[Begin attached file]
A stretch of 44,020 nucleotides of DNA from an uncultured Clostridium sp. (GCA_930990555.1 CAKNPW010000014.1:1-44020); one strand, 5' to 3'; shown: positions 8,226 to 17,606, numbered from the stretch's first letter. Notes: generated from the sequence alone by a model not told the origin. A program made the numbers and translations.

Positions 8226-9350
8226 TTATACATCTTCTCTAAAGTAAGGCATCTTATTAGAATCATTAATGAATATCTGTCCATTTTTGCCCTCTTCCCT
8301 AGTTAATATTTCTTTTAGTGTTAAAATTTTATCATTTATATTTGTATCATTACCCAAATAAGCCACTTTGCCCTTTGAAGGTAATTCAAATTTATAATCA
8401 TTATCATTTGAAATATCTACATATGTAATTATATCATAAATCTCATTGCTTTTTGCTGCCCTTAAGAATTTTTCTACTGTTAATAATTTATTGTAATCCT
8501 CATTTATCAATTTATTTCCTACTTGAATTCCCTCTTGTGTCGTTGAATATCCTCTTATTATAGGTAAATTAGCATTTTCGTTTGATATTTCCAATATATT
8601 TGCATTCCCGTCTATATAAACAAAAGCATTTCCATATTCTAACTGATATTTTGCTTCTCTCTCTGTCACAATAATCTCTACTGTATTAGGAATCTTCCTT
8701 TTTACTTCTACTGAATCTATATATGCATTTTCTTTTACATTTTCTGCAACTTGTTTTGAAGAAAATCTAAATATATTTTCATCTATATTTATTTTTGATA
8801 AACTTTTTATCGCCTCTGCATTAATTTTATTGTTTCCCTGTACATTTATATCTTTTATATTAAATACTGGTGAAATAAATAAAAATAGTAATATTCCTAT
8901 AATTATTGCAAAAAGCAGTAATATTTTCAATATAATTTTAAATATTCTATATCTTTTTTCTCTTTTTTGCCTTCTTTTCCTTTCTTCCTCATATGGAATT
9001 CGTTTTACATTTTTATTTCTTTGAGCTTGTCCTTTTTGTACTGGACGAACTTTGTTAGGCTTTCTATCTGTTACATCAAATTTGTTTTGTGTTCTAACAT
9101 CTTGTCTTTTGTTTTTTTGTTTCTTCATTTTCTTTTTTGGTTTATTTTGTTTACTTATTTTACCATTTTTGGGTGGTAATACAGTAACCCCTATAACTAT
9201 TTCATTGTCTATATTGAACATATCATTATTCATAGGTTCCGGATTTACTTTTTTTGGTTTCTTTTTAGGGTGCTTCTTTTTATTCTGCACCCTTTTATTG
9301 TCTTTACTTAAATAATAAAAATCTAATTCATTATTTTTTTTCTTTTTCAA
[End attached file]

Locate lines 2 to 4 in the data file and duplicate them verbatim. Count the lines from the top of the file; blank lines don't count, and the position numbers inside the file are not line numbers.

Positions 8226-9350
8226 TTATACATCTTCTCTAAAGTAAGGCATCTTATTAGAATCATTAATGAATATCTGTCCATTTTTGCCCTCTTCCCT
8301 AGTTAATATTTCTTTTAGTGTTAAAATTTTATCATTTATATTTGTATCATTACCCAAATAAGCCACTTTGCCCTTTGAAGGTAATTCAAATTTATAATCA